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I recently started working for a large international company that is a big player in its industry on a global scale.

I only have very limited investment experience (a Lifetime ISA which is managed by the provider and buying shares in the Post Office when the government sold their stake in it).

My employer offers the chance to apply for a SIP (Share Incentive Plan) which I can contribute to monthly.

As I understand it, contributions to a SIP will be made pre-tax so my monthly contribution would be taken from my gross salary.

I don't have any concerns about investing in the company and I would say it's probably a relatively 'safe' investment, based on my limited knowledge of the work that they are involved with, and how they are looking to progress (at least, in the particular division I work in).

Are there particular things I should take into consideration before deciding whether or not to invest in the SIP? If so, what sort of things?

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  • How senior is your position, i.e. how much influence do you as an individual have over the share price? One risk is that you are effectively putting all your eggs in one basket, and if your employer goes under you lose your job and your savings.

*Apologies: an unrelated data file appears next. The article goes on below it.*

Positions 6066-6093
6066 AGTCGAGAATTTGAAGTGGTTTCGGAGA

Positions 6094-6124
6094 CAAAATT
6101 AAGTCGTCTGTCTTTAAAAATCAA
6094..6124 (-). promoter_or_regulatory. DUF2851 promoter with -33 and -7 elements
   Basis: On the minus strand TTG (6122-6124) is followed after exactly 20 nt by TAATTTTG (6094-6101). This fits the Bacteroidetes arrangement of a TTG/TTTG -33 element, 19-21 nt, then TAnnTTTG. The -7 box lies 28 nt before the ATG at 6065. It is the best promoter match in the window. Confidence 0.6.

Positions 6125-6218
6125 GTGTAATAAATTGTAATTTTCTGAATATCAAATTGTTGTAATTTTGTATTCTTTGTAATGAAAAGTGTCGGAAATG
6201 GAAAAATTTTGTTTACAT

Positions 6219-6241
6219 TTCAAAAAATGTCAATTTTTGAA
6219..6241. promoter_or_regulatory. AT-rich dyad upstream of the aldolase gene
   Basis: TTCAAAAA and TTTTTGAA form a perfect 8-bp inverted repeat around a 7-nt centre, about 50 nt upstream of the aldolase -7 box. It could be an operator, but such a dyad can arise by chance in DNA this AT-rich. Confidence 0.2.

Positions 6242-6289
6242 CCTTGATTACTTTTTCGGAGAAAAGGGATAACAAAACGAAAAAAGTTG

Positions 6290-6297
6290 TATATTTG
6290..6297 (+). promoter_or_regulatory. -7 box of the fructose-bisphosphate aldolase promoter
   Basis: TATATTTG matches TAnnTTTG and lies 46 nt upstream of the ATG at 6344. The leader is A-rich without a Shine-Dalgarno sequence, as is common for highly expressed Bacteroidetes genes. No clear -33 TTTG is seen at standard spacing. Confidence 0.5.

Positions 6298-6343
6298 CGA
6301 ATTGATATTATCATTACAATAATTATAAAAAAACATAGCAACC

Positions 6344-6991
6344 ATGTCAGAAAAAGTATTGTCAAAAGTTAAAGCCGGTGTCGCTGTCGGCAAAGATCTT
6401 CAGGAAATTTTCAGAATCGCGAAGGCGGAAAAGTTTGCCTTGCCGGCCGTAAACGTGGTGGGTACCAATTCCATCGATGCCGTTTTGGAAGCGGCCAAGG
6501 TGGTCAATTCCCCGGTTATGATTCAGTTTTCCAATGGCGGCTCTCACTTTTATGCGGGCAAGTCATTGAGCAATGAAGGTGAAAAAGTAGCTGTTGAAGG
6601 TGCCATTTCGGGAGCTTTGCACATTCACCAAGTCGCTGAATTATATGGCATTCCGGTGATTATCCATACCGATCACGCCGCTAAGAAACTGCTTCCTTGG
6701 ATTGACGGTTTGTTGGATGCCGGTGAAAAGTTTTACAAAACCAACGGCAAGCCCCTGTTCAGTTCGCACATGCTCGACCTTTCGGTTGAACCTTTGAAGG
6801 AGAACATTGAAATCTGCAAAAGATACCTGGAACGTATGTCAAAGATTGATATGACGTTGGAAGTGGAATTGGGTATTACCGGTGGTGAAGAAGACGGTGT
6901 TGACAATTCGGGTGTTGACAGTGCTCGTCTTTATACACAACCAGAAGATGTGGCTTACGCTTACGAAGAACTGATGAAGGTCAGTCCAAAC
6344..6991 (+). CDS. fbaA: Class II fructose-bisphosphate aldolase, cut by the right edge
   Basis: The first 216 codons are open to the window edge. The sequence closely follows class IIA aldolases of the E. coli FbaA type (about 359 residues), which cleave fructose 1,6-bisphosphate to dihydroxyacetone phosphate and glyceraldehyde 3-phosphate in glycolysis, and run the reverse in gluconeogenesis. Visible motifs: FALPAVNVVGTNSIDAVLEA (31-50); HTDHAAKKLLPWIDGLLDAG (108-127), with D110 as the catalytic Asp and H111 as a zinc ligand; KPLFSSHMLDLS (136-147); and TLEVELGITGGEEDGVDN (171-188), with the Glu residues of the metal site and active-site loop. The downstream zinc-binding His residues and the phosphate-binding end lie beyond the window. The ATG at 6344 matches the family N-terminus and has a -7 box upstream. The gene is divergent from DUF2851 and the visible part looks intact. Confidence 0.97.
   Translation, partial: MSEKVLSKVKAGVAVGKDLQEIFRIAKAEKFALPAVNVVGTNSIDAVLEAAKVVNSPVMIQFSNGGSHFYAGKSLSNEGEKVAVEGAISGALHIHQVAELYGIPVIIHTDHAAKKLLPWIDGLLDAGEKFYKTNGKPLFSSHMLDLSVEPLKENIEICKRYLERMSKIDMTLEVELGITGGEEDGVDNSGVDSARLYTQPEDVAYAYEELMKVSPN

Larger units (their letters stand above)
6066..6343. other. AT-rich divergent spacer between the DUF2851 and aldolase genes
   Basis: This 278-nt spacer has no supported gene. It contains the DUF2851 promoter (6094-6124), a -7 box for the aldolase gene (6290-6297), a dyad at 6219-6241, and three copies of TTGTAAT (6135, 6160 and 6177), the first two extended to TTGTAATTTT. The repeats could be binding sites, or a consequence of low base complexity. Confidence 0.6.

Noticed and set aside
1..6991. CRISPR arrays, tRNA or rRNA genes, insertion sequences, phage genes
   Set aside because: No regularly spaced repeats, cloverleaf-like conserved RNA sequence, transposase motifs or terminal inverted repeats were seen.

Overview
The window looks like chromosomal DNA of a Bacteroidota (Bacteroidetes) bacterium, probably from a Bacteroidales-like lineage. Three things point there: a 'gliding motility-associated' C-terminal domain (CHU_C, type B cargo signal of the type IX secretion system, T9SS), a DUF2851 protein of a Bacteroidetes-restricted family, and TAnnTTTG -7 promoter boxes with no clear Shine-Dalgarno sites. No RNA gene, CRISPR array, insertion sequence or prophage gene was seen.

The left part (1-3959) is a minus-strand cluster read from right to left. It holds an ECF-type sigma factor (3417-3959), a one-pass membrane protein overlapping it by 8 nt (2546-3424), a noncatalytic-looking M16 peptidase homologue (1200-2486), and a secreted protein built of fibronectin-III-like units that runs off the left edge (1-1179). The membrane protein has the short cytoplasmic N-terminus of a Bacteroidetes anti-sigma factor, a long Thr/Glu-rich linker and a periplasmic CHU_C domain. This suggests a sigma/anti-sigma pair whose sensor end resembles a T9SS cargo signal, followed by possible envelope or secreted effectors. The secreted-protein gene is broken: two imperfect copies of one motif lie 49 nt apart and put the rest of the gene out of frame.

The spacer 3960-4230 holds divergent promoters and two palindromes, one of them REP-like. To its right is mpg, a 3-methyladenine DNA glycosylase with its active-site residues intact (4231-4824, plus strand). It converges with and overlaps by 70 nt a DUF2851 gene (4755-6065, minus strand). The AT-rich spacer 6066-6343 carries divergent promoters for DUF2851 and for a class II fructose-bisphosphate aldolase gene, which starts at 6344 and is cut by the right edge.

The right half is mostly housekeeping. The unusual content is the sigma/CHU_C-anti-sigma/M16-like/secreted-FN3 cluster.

– Vicky
    Nov 20, 2019 at 15:58
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    It depends on the exact details of the plan as well. Sometimes, it's not worth tying up a significant portion of your income for the return that the discounted price supplies. How much of a discount can you purchase the stock for? What are the tax implications for selling the shares immediately? (In the US, at least, you need to hold the shares for some time after they are acquired to get the full tax benefit.)
    – chepner
    Nov 20, 2019 at 16:01
  • @Vicky My position is not very senior- I have no individual influence over the share price... I have joined a particular product team within a division of the company, and have a mid-level rank within that team. Given the size of the company, the number of industries they work in & their standing in the market, the risk of them going under is negligible. Nov 21, 2019 at 8:50
  • @chepner I can't see where it says how much of a discount the I can purchase the stock for on the SIP Help website they have provided... maybe this information will be provided during the actual application process...? Absolutely somthing to bear in mind though- as I wouldn't see the incentive to invest in the SIP unless I am able to buy the stock at a discount. They state on the website that you would typically have to keep the stock for 5 years in order to sell or transfer tax free. It states that you can contribute up to 10% of your salary per month (maximum limit of £150/ month). Nov 21, 2019 at 8:57
  • Wow, five years? In the US it's only 18-24 months (depending on ... something), although that typically only means the difference between paying capital gains and normal income tax, rather than not paying tax at all. Anyway, that's a factor to keep in mind. In the US, the stock is also purchased with a 5-15% discount, but it sounds like if you can sell it tax-free, that would be an alternate incentive to invest in this way.
    – chepner
    Nov 21, 2019 at 12:38

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